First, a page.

A similar argument is had with almost every managerial appointment in the Premier League. Sometimes it’s British versus foreign, others it’s experience versus younger alternatives. It all boils down to the same question: why do we see the same faces appointed in the Premier League?
It provokes endless debates, polarises people, and quickly descends into jibes about people’s views away from football. Of course, that might have some impact, but, for such a common conflict, we seldom see the points of each argument made coherently.
The argument arose this season – as it often does – in emphatic fashion. West Ham, Crystal Palace, Everton and West Bromwich Albion opted to change their managers in the first half of the campaign. They picked Sam Allardyce, Alan Pardew, Roy Hodgson and David Moyes as their new dugout patrollers.
Premier League experience aplenty, thousands of matches overseen between them, and with a widespread acceptance that they are a ‘safe pair of hands’. The aforementioned quartet of clubs have all looked in severe relegation trouble at one point or another this season. A safe pair of hands is exactly what they desired.
Since then, Swansea and Stoke City have parted company with their managers, Paul Clement and Mark Hughes. Clement was a left-field choice for the Swans’ job last season, but led their heroic late season dash to safety. Hughes had been the second longest-serving manager in the league, guiding Stoke to an unprecedented run of three straight ninth-placed finishes prior to last season.
Swansea have not ventured down the familiar face route since their arrival in the Premier League. And, yes, it has worked out rather well for them a lot of the time. Instead of moving for a top flight regular, they appointed Carlos Carvalhal, who had recently been sacked by Championship club Sheffield Wednesday.
Stoke, meanwhile, are reportedly reluctant to appoint a non-British manager. They have only had two foreign managers in their history, Icelander Gudjon Thordarson and Dutchman Johan Boskamp. Despite favouring a Brit, the Potters are apparently interested in Quique Sanchez Flores and Ronald Koeman.
Again, then, it is almost certain to be a name we have seen in the Premier League before. In the cases of Flores and Koeman, names that have not had the most successful of times in the league, either.
We often see the lack of opportunities for young British managers bemoaned. I’m sure you all know the sort of thing I’m referring to, ‘Why does X not get a chance in Premier League?’, ‘Why not appoint a young British manager like Y?’.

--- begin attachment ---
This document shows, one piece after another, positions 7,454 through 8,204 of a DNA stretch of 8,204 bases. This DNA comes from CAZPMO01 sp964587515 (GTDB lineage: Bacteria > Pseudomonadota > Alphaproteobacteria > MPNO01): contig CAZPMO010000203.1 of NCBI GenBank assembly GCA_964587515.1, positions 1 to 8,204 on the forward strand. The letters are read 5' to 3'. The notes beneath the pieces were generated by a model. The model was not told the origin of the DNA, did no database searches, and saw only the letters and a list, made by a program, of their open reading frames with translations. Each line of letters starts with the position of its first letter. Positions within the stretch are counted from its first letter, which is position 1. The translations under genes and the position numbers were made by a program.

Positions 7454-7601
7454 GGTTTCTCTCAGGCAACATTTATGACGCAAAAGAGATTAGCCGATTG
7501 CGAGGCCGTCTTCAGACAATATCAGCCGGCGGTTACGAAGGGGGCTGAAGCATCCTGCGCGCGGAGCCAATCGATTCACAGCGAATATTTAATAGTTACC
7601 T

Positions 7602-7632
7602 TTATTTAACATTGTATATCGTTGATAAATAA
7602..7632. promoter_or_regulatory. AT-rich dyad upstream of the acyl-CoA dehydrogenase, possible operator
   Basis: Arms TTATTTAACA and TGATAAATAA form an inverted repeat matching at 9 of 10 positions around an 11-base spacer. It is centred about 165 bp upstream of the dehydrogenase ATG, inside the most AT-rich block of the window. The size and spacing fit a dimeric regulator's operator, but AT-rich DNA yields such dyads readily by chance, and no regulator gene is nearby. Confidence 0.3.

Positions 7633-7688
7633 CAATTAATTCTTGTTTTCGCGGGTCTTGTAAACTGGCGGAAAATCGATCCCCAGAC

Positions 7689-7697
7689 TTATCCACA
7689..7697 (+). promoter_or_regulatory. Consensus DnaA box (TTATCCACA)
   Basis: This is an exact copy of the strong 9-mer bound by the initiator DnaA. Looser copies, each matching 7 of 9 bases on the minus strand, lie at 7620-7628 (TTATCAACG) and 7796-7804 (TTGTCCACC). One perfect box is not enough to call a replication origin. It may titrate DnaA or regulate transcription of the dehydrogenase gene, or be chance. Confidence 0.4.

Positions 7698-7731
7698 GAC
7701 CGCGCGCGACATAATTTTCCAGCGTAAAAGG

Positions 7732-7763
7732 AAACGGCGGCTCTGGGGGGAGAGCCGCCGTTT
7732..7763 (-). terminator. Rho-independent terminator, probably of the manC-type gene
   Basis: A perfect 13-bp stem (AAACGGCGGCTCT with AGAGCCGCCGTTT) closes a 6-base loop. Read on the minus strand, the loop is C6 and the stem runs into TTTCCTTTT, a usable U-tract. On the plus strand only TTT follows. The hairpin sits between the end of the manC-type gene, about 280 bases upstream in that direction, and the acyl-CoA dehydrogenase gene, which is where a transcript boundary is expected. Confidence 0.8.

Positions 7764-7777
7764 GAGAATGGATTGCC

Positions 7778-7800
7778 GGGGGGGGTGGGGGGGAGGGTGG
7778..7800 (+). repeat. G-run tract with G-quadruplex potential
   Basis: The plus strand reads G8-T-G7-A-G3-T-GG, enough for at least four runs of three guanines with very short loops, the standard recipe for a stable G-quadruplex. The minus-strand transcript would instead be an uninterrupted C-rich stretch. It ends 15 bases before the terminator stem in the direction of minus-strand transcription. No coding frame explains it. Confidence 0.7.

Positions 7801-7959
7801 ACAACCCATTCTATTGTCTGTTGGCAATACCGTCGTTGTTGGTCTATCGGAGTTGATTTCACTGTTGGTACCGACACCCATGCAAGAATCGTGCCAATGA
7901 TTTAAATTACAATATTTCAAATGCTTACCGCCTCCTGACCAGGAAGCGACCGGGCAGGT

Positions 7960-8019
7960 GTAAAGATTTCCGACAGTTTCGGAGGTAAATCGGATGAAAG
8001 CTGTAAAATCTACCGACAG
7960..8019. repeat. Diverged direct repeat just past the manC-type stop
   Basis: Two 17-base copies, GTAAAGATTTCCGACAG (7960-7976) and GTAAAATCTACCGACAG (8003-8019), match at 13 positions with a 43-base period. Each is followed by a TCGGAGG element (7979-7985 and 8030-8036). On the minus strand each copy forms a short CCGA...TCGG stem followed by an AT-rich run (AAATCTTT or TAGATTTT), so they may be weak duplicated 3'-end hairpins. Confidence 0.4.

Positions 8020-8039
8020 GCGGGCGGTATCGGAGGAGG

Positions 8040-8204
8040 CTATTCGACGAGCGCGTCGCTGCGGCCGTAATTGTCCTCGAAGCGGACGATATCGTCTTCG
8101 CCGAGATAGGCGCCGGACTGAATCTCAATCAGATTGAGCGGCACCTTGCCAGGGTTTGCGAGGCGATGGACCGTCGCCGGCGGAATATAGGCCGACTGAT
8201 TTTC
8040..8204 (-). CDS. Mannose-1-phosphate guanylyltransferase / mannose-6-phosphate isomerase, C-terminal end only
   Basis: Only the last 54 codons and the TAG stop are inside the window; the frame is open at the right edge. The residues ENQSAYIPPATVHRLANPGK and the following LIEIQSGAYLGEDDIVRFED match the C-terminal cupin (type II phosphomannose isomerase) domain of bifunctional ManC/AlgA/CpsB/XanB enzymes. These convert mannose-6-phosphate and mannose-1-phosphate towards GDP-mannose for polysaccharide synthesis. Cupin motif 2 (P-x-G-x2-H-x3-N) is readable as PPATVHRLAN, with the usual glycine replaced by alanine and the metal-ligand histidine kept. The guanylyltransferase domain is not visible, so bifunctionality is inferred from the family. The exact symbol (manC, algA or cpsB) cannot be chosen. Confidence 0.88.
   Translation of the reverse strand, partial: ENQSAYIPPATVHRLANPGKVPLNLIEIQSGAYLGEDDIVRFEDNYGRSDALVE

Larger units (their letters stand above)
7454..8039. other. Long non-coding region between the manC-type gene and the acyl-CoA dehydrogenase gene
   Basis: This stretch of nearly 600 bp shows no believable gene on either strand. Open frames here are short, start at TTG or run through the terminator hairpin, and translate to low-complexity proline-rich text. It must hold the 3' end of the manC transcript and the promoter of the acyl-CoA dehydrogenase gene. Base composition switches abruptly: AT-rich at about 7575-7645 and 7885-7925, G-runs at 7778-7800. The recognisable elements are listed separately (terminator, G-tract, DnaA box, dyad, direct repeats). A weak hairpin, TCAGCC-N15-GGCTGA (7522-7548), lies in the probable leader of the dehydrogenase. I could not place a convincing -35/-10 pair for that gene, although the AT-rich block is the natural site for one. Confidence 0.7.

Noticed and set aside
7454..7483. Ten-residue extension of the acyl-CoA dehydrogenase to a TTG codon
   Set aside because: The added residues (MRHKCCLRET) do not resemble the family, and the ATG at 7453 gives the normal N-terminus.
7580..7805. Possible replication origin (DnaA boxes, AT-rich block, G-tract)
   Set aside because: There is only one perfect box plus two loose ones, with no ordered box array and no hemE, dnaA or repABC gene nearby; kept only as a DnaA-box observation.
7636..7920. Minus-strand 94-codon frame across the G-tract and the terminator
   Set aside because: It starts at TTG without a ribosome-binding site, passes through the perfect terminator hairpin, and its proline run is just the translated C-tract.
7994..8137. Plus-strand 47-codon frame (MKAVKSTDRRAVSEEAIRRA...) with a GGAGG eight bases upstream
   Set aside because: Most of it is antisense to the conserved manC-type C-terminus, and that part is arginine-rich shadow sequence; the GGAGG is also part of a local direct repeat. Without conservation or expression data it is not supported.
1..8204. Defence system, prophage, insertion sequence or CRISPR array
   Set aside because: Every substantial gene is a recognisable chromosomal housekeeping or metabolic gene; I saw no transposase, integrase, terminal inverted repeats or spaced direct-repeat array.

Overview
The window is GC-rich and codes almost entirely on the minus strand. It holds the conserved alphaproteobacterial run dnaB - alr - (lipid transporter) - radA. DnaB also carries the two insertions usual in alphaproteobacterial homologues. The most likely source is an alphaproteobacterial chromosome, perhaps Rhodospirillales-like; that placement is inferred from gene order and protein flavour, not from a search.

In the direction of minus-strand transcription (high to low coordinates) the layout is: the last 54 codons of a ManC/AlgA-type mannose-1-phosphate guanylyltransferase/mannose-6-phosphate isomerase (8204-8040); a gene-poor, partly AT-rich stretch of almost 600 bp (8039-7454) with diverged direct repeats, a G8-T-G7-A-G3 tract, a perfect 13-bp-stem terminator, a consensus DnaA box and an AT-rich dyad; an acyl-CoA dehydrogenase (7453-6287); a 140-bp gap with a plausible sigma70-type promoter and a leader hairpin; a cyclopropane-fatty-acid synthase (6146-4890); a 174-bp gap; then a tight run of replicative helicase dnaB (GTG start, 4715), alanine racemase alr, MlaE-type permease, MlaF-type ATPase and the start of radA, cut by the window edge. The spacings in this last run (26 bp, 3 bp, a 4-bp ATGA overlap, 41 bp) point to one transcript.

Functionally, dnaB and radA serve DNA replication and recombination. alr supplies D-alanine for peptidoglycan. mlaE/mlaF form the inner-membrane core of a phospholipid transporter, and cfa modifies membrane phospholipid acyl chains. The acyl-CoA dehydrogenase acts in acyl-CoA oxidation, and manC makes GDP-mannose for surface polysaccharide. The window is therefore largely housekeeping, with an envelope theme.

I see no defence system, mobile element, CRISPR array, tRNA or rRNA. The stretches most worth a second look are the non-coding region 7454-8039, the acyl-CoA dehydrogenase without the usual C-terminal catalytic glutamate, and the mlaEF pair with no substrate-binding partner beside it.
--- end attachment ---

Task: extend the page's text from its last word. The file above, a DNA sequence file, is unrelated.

It’s easy to blame foreign managers, but it’s about risk rather than favouritism. Premier League boards have to choose a pathway with each managerial appoint. They can take a punt on a lesser known manager, with the chance of a stark overachievement, or they can pick a man who has been there, done it, and got the touchline bans to show for it. With the vulgar money at stake, it’s little surprise that boards pick the supposed safer option.
British managers do get opportunities in the top flight – Martin O’Neill is one of the favourites for the Stoke job – it just happens to be same British managers over and over. There will be uproar from the usual suspects if Koeman gets the Stoke job after Everton’s disastrous start to this season, but it is on the same premise. It’s unlikely there would have been the same uproar had Pulis got the job. Make of that what you will.
Koeman is blocking the path of young managers like Gary Rowett no more than Allardyce, Moyes, Pardew or Hodgson.
Often, the tried and tested stalwarts of Premier League management pull their clubs through.
Of the four, Moyes appeared least deserving of another chance. He had fallen far short at Manchester United and Real Sociedad, before taking Sunderland into the second tier without a whimper. Moyes’ appointment was met with a blend of astonishment and questioning, but the former Sociedad manager has made West Ham into an almost unrecognisable side from the latter Slaven Bilic era. The Hammers have the 11th best record in the league since Moyes arrived, and are outside the relegation zone.
That is the challenge that faces Premier League clubs. The risk of the unknown far outweighs the reward for finishing seventh rather than seventeenth. It might be interpreted as unambitious – and often it is – but it is a justifiable pragmatism given the finances involved.
It is refreshing to see managers like Carvalhal given an opportunity at the top. Graham Potter, Gary Rowett and others will not be far behind. For now, though, clubs like Stoke must be tempted by the apparent security of O’Neill, ideally on a short-term deal so they can re-evaluate soon.
Getting opportunities for the next generation of talented young managers will not be simple as long as clubs have such fear of relegation. Pardew and Moyes are testament to this as much as Koeman and Flores.
The answer to the original question: clubs take hope from the successes of the old guard – and are cautious as a result – but do not trust the successes of Silva, Pochettino and Puel in the same way. Avoiding relegation is more important than progression for the majority of the Premier League, and that means clubs take track record more seriously than potential.